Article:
Anderson Would Muzzle Electorate - And Response (2)

Thursday, February 13, 2014 - by David Tulis

Chattanooga city council’s homosexual member offers bluff talk to the election commission as it considers a resident petition for his recall. 

Chris Anderson, through an attorney, argues that the motives of Tennessee citizens who live in his district are corrupt and tainted, and that approval of their petition to recall him is illegal and unconstitutional.

The letter by attorney and judicial candidate Stuart James traces what he says are trends in jurisprudence that disallow “discriminatory” purposes in the electorate. Assuming he is right in his analysis, let’s see where the trajectory he traces might end. 

While African nations are taking steps to criminalize sodomy, Mr. Anderson is part of a U.S. effort to redefine marriage by erecting a homosexual scaffolding against its outer walls. His disputed Chattanooga ordinance establishes a “domestic partnership” that is unlawful in Tennessee and outside the legal authority of a municipal corporation. He wants to unseat marriage, which is given special status in law and its participants social benefits because of its cultural and societal power and usefulness. 

Mr. Anderson and his homosexual coterie yearn for the day in which a new paradigm reigns and “discrimination” in favor of marriage is either a tort, a civil offense or a crime.
The people of Mr. Anderson’s district are dissatisfied with his representation on the city council, effectively the board of directors of a for-profit corporation in the municipal category. Their reasons vary, according to press reports. He is unresponsive to residents. He does not represents neighborhood interests disturbed by crime. He is overly focused on a gay rights agenda of which he made nary a mention in his campaign. He is avowedly homosexual, and homosexuals defy marriage and God’s law. 

Weary of democratic government
Mr. Anderson wants the commission to believe that because of an ascendency of homosexual rights in American law, it is possible for commission members to condemn the petition as an “abuse of the recall process.” Mr. Anderson faults the petition for stating no motive for the recall. Then he faults the petitioners for having motives upon which  it would be illegal for the commission to act. 

“The amended petition *** is also improper form because it is vague and ambiguous. Furthermore, the petition is a pretext for removing an officeholder for discriminatory purposes. The petition does not give any reason for removal.”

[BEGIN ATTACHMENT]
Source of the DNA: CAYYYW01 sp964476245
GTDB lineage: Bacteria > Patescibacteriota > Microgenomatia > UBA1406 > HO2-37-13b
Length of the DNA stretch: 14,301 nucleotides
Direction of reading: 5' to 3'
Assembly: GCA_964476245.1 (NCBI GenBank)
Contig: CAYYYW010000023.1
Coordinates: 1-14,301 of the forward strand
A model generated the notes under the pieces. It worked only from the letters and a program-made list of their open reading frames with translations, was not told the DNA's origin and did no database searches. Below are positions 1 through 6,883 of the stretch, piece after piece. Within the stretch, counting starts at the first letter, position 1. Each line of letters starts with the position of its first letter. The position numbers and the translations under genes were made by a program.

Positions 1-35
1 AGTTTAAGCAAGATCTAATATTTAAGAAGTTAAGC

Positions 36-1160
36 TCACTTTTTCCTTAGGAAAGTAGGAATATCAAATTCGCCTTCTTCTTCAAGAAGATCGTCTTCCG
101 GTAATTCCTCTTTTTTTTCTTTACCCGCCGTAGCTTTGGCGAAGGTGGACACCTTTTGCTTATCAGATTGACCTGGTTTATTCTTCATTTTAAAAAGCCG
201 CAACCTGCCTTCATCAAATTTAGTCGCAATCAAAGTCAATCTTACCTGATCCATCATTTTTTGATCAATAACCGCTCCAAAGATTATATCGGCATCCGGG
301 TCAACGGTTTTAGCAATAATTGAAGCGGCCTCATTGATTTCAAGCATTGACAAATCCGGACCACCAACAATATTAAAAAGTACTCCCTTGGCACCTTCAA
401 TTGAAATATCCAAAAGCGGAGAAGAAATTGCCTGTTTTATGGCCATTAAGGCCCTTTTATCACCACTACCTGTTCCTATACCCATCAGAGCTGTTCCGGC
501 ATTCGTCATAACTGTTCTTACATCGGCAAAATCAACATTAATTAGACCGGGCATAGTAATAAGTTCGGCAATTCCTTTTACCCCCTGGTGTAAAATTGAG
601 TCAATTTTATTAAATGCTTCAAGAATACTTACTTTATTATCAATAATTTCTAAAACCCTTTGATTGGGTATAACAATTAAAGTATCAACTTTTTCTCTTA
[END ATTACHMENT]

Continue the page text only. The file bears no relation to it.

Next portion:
Mr. Anderson, through his agent the attorney, complains that a petition is wrong-headed because elections are sufficient for his constituents. “If he is not doing a good job as the petition seemingly suggests[,] isn’t that what the regularly scheduled election is for? *** At the next election, if District 7 voters are unhappy with Councilman Anderson, they can vote him out of office just as they did with Mr. [Manny] Rico.” 

“Is this commission,” whines Mr. Anderson, “going to approve every petition filed for a recall just because an officeholder does a poor job in some voters’ minds? Is this commission going to approve petitions simply asking for a recall without specific reasoning?” He wants the panel to prejudge the public; he wants the agent to control the principal. “Is this commission going to approve a petition simply asking for a recall without a stated reason? If so, what are elections for and why can the will of the voters be so easily undone?”
Caretaker of the electorate, Mr. Anderson continues amplifying the point about the terrible burden voters face in having to go the polling precinct.

If the level of dissatisfaction with some voters causes them to ask for recall just because someone is doing a poor job, just how many recalls will this community have to face, and how many recalls with the voters have to endure? If the voters just want to have a question on the ballot asking voters to recall an official without  a reason, how many recalls will the citizens have to endure? 

He forgets throwing out politicians excites voters whereas regular elections are a bore. Behind the curtain in this argument is the idea that somehow recall elections are imposed top down. Rather, they are bottom-up. They bubble up from the people. They are more genuine than elections, which baffle the public because, whichever party they vote for, the government always gets in. 

Mr. Anderson’s pleading supposes that recalls are imposed on people by government; rather, they are imposed on government actors by the people. I get the feeling that Mr. Anderson is projecting a sort of political hypochondria upon the people, imagining an ailment where none exists.

The poison pill
Mr. Anderson’s letter pretends to have an interest in legitimate and illegimate (discriminatory) causes to not organize a recall. It purpose is to poison the public well of dissent by granting himself a high-minded pretext to ignore the entire lot of voters in his district. 

The recall petition, he grouses, “forces him to submit to a recall election ***simply because he is gay and for no other legitimate reason. The form of the petition strongly suggests an improper discriminatory motive.” He is being recalled “simply on *** sexual orientation” and urges the commission not to place “the state’s imprimatur on a recall that is motivated purely by discrimination against Mr. Anderson.” Allowing the petition, he says, validates “the true purpose” of the recall  (italics added). 

One distinction of first amendment jurisprudence is that federal courts are forbidden to take religious belief and to weigh and scrutinize content.